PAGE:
A superb quality and unusually small early Restauration gilt bronze cartel clock of fourteen day duration, signed on the white enamel dial Lepaute et Fils Hrs du Roi and also signed and numbered on the movement Lepaute & fils à Paris, 2281 + 1/12, the dial with Roman numerals and blued steel Breguet style hands for the hours and minutes. The movement with anchor escapement, silk thread suspension, striking on the hour and half hour on a single bell, with outside count wheel. The elegant case with the bezel surrounded by a ring mounted with the twelve signs of the zodiac, enclosed by a middle ring with heart-shaped anthemion banding and an outer ring formed of acanthus palmettes
Paris, date circa 1815-20
Diameter 30 cm.
The movement for this very fine cartel was made by the esteemed house of Lepaute under the direction of Pierre-Basile Lepaute, known as Sully-Lepaute (1750-1843). Born at Thonne-le-Thil and belonging to a great dynasty of clockmakers, he initially joined his uncles and cousin in Paris in about 1766 and served his apprenticeship in the family workshop. From 1774 Pierre-Basile worked as a de facto associate with Jean-Baptiste Lepaute (1727-1802) and his cousin Pierre-Henry (1749-1806) until he and the latter purchased their uncle’s business in 1789. Following Pierre-Henry’s withdrawal in 1795, Pierre-Basile took in his nephew Jean-Joseph Lepaute, known as Collignon (b. circa 1768 d. 1846) who worked together under the name of Lepaute Oncle & Neveu. This association enjoyed great repute, gaining influential clients and winning a silver medal at the Exposition des Produits de l’Industrie of 1806, at which time the business was based at rue Saint-Thomas-du-Louvre. From 1811 Pierre-Basile formed a new association with his son Pierre-Michel (1785-1849) under the name of Lepaute et Fils. Two years later he created a clock for the Palais de Fontainebleau and about the same time ones for Saint-Cloud as well as Compiègne. During Napoleon’s reign the firm became the main supplier of clocks to the Garde-Meuble and was appointed Horloger de l’Empereur. After the restoration of the Bourbon monarchy they were titled Horloger du Roi, whereupon Lepaute’s firm continued as one of the main suppliers of clocks to the Garde-Meuble and distinguished itself at the Expositions des Produits de l’Industrie in 1819 and 1823. By 1820 Pierre-Basile Lepaute’s business was based at rue de Richelieu and the following year at rue St-Honoré.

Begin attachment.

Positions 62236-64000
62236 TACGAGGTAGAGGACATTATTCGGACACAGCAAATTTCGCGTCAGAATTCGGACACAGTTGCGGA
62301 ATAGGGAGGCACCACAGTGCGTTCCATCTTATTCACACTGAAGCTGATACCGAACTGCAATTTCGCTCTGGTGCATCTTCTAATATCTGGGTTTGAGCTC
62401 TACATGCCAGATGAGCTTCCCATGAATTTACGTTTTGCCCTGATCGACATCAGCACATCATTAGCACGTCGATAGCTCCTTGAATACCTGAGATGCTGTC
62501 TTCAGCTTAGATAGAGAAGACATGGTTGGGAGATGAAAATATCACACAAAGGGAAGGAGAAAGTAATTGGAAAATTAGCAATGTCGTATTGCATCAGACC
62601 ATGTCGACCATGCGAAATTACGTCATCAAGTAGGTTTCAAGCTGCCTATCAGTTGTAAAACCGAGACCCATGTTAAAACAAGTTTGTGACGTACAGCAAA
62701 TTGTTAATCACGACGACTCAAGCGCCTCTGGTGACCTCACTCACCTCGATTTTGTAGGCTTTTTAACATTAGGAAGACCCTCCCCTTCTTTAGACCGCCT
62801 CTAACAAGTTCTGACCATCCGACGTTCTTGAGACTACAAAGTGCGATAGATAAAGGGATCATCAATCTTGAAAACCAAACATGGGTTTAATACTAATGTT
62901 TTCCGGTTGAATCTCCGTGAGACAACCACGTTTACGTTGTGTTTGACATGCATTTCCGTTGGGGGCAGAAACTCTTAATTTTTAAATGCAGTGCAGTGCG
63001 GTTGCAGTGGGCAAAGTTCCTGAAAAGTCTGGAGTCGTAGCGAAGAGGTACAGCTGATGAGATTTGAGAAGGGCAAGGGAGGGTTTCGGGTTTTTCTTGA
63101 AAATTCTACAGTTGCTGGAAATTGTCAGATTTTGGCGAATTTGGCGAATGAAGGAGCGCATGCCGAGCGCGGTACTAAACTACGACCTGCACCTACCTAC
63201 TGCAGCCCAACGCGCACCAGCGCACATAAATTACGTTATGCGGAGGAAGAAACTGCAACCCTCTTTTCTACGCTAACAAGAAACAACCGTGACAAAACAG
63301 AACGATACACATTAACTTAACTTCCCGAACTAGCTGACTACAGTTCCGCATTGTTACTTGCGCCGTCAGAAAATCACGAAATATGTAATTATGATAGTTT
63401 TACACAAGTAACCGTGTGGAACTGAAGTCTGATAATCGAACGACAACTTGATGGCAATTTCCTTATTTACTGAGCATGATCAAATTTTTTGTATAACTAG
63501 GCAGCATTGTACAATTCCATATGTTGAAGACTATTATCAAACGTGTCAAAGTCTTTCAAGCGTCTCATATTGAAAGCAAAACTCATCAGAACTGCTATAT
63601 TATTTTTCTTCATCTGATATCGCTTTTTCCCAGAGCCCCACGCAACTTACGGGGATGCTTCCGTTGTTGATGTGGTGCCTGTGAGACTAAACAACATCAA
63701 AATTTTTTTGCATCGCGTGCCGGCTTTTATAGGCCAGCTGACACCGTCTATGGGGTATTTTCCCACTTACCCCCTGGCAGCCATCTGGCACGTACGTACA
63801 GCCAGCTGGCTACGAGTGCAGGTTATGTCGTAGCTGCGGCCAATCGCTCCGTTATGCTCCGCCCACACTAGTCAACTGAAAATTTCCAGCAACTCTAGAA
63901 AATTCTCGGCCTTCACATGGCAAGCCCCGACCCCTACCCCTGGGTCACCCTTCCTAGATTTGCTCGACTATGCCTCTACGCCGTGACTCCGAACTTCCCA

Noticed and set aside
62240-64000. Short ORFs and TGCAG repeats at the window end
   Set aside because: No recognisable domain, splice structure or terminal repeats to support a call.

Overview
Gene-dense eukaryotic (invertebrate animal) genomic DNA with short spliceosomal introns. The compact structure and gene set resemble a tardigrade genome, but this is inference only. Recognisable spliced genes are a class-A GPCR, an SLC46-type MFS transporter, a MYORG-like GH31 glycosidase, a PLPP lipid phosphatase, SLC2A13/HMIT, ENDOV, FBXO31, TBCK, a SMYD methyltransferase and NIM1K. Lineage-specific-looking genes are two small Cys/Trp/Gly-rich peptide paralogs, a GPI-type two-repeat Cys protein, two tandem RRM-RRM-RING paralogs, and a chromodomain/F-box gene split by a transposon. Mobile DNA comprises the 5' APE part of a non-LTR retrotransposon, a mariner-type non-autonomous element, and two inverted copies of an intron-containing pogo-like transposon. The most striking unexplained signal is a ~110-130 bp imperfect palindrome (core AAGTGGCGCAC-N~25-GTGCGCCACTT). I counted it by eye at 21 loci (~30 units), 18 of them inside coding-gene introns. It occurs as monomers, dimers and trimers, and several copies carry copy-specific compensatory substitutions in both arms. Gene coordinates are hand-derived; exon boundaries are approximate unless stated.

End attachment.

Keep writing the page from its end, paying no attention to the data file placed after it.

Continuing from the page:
The design for this case is a more elaborate development of an earlier cartel du Congrès by Lepaute, decorated with twelve stars. Two of those cartels were supplied to Napoleon for the Grand Trianon, Versailles where they still hang. Both are illustrated and described in Denise Ledoux-Lebard, “Le Grand Trianon, Meubles et Objets d’Art”, 1975, pp. 91 and 111. The first to be delivered (p. 111) measuring 40.5 cm in diameter was made for the Salon de l’Empereur and is described as: “De l’horloger Lepaute, pour le salon de l’Empereur, du Grand Trianon, livré le 12 mars 1810. Une Pendule forme médaillon, en bronze doré mat, mouvement à sonnerie, cadran de plus de 22 cm diameter. Prix fait à 700 F, appliqué contre le mur de la cheminée”. The second (p. 91), delivered a few months later, is described as “Mémoire de Lepaute, oncle et neveu, horloger de S.M. l’Empereur et Roi, à Paris, rue Saint-Thomas-du-Louvre no 42, pour le Grand Trianon, appartement de l’Empereur, salon des Officiers, du 10 août 1810. Avoir fourni et place sur dessus de la cheminée une Pendule forme médaillon en bronze doré mat. Mouvement à sonnerie de plus 22 cm. de diameter. Prix fait à 700 F”